In the northern part of the Mojave Desert, located in Death Valley National Park in California, lies serene Saline Valley. Although the name of the national park itself may not sound particularly enticing, it is an interesting area with many natural beauty elements.

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According to historians, during prehistoric times Saline Valley was occupied by a Native American tribe called the Timbisha, who lived in Death Valley for over 1,000 years. Unfortunately, due to issues with the pronouncement of the Death Valley National Monument in the early 20th century, the Timbisha were eventually scattered throughout California. Saline Valley was brought into the spotlight as a key spot for sourcing minerals during the 19th and 20th centuries, and salt and borax were some of the more common minerals found here. As the years progressed, the people of Saline Valley decided it was time to modernize themselves, and in 1911 an aerial electric tram was constructed in order to make salt mining more efficient. Unfortunately, this tram turned out to be costlier than predicted and was never completely finished and the valley is now accessible only by a dirt road. The Inyo Mountains and the Nelson Range are found on opposite sides of the Saline Valley. There is a dry lake at the center of the valley, once a habitat for plant and animal life, but is unlikely to be filled with water in the near future.

Hot Springs

During the 1960s, Saline Valley saw an increase in tourists visiting the area. These particular tourists were in fact nudists, who enjoyed the valley because of its beautiful hot springs. The local park rangers and service volunteers decided to build tubs, showers, sinks, and outhouses in order to accommodate the guests. The water temperature of the hot springs is an average of 107 degrees Fahrenheit, and local park rangers are generally hesitant to tell visitors their location due to the increasingly hot temperatures. Visitors are only allowed into the hot springs for a maximum of 30 days in the year, and only when there is a park ranger on site. Although nudity is frowned upon in Saline Valley, many tourists do still choose to go nude.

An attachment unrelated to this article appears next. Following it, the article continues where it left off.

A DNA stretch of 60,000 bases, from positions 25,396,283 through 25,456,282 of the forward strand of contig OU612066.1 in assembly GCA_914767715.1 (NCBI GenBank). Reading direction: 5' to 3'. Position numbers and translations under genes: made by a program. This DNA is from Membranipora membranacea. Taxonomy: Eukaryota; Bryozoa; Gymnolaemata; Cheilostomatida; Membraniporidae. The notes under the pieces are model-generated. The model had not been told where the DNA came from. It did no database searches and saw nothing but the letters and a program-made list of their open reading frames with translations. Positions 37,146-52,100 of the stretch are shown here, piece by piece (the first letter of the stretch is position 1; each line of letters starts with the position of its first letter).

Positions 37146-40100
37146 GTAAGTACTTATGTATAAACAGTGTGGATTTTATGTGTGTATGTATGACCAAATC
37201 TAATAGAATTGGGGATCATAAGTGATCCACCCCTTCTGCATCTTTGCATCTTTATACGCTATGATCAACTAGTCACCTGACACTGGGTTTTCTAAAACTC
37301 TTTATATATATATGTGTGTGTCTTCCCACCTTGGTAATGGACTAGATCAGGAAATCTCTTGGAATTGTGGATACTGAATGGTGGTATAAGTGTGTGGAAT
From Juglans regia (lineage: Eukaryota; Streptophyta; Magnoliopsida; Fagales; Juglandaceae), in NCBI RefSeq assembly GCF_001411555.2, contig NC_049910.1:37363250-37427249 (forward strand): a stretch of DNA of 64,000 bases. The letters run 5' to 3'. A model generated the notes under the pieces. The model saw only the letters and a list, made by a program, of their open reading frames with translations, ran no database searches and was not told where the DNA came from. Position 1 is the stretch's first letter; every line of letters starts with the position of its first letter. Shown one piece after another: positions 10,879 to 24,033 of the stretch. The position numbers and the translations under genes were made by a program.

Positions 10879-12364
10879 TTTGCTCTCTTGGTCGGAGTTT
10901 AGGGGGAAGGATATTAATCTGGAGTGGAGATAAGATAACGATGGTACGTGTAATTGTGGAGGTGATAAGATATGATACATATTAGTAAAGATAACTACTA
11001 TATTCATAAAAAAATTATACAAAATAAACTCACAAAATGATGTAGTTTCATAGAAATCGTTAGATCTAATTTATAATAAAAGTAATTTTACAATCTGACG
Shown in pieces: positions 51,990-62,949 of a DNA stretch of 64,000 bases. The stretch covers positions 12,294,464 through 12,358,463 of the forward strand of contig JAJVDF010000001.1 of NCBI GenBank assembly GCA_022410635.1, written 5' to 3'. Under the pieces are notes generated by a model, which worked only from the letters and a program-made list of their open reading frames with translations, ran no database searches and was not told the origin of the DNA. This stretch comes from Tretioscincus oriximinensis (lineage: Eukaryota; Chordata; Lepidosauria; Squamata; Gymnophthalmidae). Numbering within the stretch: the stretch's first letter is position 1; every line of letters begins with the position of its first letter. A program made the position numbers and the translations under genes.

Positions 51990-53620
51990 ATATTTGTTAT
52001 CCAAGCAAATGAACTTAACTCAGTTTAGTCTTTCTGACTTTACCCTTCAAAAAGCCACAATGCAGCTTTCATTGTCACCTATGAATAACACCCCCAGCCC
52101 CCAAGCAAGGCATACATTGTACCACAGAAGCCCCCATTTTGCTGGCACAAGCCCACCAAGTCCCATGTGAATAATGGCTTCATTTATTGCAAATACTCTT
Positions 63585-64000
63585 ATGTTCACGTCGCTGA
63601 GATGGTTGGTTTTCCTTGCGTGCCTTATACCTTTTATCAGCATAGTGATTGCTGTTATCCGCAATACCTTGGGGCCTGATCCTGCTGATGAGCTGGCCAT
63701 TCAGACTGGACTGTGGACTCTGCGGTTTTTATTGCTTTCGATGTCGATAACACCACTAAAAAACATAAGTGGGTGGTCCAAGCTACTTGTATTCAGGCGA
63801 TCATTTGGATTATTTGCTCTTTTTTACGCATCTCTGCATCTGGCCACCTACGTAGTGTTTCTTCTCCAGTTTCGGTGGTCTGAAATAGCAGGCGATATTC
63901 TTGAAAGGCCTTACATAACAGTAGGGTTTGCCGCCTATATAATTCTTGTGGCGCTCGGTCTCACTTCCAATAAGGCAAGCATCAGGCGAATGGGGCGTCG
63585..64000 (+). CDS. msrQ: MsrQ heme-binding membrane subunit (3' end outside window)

There are three different sections of the Saline Valley hot springs, namely an upper, a middle, and a lower section. While the upper spring has remained natural and untouched, the middle and lower springs have been transformed from their natural glory to include showers and hot spring tubs, whereby the most functional and useful is the middle spring due to its constant flow of water. There are no campgrounds or facilities near the hot springs that allow overnight access. However, there are some nudists and nature lovers who come to use the area around the hot springs as a campground.

Other Uses and What's Nearby

Saline Valley has most recently been used to accommodate the United States Military. The airspace that occupies the Saline Valley belongs to the military, which is why many jets can be spotted flying over the area. Military training and aircraft training form a large part of the Saline Valley's daily activities and a small runaway was laid close to the hot springs. The Saline Valley Road leads to Saline Valley, but it is only accessible to cars and there are no bus stops or train stations located near the valley. The terrain that leads up to the Saline Valley can be accessed by four-wheel drive vehicles that can deal with the rugged terrain. For daring adventurists, Saline Valley is a great place to ride dirt bikes or ATV bikes.

Death Valley National Park, Death Valley, California 92328